Linked by Thom Holwerda on Mon 4th Mar 2013 18:26 UTC
Ubuntu, Kubuntu, Xubuntu "Canonical has today publicly confirmed that they are working on a new cross-platform displayer server for Ubuntu. Called 'Mir', the X Window Server replacement is tasked with 'enabling development of the next generation Unity'. Which, in yet another about-turn, is to be rebuilt in Qt/QML." It'll be used for all Ubuntu variants (phone, tablet, desktop), and the first version will be released come May.
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RE[6]: Finally
by Nelson on Tue 5th Mar 2013 06:32 UTC in reply to "RE[5]: Finally"
Nelson
Member since:
2005-11-29


Agree with you there, and I think it is a welcome improvement. But if they can't manage to build a desktop environment around it that doesn't suck ass, it's going to flop, just like WPF and Silverlight, albeit for different reasons.


I don't think they're going to build a Desktop environment as we know it. Period. I just can't see them going back at this point.

I do think that Metro Style apps will become a lot more powerful. The XAML stack will become more feature filled and support more scenarios.

They'll presumably show a lot of love to Mouse+Keyboard users. They don't really need to do much to dramatically improve the experience.

What they need more than anything is a standardized generic gesture driver for laptop touchpads. Every new Laptop with Windows 8 I saw did swiping gestures on the touchpad differently.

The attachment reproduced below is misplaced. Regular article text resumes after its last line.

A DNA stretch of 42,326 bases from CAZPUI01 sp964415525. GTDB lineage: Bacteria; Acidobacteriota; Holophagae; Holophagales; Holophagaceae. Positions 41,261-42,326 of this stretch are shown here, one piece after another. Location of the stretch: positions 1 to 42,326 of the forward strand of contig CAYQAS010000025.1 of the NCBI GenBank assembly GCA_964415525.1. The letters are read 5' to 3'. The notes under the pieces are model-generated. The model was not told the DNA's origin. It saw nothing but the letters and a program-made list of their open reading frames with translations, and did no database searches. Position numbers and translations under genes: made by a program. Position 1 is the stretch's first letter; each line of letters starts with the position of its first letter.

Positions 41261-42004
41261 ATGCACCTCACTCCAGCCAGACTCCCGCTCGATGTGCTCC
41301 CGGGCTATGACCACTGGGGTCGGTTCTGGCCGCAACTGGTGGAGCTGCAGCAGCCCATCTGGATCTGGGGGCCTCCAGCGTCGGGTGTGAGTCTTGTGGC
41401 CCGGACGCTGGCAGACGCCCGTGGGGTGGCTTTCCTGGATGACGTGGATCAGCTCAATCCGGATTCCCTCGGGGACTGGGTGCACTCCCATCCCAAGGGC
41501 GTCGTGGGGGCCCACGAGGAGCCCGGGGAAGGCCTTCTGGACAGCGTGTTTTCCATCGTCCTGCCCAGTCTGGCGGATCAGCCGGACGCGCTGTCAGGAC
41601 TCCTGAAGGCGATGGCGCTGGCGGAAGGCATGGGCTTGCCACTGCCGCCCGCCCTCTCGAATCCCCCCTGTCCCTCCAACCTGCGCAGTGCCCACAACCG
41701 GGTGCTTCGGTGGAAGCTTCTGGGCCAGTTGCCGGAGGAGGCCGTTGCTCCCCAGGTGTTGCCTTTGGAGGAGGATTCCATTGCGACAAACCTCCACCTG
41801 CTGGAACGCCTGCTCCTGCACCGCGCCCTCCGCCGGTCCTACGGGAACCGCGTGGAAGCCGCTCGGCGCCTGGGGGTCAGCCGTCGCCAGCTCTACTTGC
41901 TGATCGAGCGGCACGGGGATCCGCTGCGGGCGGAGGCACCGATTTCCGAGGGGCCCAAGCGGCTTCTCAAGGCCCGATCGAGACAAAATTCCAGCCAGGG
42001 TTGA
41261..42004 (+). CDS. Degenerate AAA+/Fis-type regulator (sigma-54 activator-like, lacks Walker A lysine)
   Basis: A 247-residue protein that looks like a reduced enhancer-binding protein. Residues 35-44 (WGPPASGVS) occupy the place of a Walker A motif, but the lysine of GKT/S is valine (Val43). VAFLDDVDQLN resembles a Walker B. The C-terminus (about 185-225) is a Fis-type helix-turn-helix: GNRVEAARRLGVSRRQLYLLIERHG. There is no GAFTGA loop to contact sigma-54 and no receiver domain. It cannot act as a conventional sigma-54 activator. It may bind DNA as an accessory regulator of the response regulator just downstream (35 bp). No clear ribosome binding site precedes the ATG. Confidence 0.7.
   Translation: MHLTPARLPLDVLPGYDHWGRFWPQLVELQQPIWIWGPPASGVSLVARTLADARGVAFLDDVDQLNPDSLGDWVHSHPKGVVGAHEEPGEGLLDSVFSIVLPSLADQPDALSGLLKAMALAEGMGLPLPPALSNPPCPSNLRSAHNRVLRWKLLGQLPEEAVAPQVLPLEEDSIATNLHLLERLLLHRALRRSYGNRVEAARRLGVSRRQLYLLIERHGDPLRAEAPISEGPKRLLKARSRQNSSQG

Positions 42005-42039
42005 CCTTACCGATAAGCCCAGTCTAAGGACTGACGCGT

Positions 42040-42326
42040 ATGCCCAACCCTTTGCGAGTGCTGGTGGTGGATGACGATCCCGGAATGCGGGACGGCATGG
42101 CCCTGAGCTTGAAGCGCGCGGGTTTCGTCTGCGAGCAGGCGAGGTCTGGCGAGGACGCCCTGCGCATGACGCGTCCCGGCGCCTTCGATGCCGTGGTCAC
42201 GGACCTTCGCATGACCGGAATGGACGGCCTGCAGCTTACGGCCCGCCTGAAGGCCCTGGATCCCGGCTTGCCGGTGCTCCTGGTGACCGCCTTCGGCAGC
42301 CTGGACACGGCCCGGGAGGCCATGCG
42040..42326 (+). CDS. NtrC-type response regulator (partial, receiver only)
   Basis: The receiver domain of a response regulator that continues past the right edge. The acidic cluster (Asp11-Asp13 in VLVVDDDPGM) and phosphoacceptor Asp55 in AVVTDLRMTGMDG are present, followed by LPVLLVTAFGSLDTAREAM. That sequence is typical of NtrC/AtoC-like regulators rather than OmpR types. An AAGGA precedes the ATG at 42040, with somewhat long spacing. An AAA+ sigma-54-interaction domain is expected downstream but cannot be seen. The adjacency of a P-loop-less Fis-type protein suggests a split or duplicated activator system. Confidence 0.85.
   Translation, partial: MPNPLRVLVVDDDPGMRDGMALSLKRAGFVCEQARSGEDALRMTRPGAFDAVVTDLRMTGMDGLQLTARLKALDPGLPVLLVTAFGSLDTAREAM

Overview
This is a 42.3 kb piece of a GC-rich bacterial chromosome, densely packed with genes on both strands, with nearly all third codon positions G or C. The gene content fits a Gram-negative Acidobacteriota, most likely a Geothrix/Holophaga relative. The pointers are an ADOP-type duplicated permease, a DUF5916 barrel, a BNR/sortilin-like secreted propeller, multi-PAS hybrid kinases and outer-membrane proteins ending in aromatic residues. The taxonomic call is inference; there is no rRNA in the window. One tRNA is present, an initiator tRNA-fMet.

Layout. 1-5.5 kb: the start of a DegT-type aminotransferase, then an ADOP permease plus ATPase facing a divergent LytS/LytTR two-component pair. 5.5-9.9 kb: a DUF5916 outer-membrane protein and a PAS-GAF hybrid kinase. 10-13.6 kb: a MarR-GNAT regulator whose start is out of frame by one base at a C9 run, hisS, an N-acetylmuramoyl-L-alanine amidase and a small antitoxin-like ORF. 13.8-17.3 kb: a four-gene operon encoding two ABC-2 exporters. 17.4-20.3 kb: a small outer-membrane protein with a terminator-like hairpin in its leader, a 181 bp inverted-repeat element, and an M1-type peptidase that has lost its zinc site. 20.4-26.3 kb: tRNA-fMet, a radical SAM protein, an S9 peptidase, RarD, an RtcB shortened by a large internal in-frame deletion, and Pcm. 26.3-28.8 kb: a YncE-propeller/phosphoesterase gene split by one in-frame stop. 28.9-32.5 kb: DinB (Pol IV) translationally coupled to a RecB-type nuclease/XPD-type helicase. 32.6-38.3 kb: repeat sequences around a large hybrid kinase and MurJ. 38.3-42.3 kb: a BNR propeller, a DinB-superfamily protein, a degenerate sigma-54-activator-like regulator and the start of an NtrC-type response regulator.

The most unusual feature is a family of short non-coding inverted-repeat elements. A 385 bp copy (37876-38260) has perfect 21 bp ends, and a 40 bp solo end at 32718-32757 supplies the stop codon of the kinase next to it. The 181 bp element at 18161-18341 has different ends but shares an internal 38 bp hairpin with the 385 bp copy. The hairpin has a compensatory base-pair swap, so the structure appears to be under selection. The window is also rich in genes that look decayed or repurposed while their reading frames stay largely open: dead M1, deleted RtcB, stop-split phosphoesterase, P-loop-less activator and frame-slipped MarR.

It ranged from completely terrible to mildly amateur. Its a nightmare. This needs addressing.


Personally, I hope they continue to improve it and make Metro in Windows 9 something that is actually usable.


Well just look at the growth from WP7.0 to WP7.5 to WP8. Its night and day. With some time behind it, Microsoft will mature the platform to be very powerful.


Whoever it was that decided that right mouse button menus were no longer relevant, and that horizontal scrolling was a good idea on the desktop should be summarily executed.


Right Mouse buttons have never been particularly discoverable, in my own analytics, people that use my apps and don't use tablets have a hard time discovering the App Bar (opened by a right click).

I've always seen the context menu used as a dumping ground for options which is annoying. There's a better way in Metro.

But Metro allows you to write Context Menus pretty easily using Popups (which is how they were made under the hood in WPF/SL. In fact, you can easily port the WP7 ContextMenu from the SL Toolkit if you want, there's a better one in Callisto a WinRT Toolkit).

I just don't think context menu's fit into Metro. A combination of app bars, content as chrome, and flyout menus can address all of the context menu scenarios.

The focus on horizontal scrolling is an artifact of their stupid obsession with 16:9 aspect ratios. I hate it. It makes portrait views on tablets useless. My Surface feels like a skateboard in portrait mode.

Reply Parent Score: 3

RE[7]: Finally
by WorknMan on Tue 5th Mar 2013 08:32 in reply to "RE[6]: Finally"
WorknMan Member since:
2005-11-13

Right Mouse buttons have never been particularly discoverable, in my own analytics


This is a typical response from developers. They look at various statistics and decide 'well, since 90% of people aren't using this, we might as well take it out', thereby alienating the other 10%.